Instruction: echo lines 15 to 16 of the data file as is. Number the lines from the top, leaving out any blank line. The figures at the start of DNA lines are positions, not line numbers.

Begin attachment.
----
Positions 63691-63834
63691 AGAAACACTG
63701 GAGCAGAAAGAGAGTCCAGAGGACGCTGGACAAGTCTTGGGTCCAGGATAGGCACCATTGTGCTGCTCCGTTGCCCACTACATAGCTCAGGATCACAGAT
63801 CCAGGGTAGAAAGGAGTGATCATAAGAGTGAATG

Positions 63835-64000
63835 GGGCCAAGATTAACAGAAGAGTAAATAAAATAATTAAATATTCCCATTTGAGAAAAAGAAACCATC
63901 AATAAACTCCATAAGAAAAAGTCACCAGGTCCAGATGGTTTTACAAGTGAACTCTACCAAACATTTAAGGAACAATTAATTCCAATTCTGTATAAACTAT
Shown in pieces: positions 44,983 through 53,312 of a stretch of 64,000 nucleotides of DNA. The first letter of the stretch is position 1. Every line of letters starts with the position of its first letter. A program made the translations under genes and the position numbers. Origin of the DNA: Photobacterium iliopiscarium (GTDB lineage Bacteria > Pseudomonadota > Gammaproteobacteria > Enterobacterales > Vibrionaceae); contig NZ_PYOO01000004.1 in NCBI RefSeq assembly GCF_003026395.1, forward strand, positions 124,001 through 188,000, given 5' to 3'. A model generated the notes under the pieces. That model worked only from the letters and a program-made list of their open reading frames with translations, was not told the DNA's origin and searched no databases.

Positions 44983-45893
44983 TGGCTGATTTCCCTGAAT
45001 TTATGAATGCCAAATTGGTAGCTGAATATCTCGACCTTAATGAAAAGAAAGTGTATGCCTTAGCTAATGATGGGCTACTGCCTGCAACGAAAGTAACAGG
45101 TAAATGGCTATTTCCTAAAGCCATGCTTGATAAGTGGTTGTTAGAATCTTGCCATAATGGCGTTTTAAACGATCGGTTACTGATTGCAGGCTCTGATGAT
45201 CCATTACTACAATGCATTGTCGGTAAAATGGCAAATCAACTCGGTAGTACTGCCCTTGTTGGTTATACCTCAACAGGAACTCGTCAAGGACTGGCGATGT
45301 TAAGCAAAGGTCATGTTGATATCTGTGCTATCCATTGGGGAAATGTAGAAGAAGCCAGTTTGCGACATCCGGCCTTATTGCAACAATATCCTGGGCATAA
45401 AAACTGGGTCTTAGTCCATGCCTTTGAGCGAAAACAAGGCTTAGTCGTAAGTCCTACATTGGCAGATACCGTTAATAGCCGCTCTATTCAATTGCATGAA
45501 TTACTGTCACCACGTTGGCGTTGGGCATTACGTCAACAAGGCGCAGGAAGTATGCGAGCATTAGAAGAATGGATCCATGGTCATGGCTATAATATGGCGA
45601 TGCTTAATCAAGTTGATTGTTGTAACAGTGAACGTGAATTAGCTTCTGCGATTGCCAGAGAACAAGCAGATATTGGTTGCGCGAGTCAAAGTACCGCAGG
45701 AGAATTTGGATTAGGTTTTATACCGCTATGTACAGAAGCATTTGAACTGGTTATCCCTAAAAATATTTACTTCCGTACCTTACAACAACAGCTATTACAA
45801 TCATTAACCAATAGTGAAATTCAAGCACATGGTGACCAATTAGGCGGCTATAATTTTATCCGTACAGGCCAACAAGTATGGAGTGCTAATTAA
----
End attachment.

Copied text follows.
45401 AAACTGGGTCTTAGTCCATGCCTTTGAGCGAAAACAAGGCTTAGTCGTAAGTCCTACATTGGCAGATACCGTTAATAGCCGCTCTATTCAATTGCATGAA
45501 TTACTGTCACCACGTTGGCGTTGGGCATTACGTCAACAAGGCGCAGGAAGTATGCGAGCATTAGAAGAATGGATCCATGGTCATGGCTATAATATGGCGA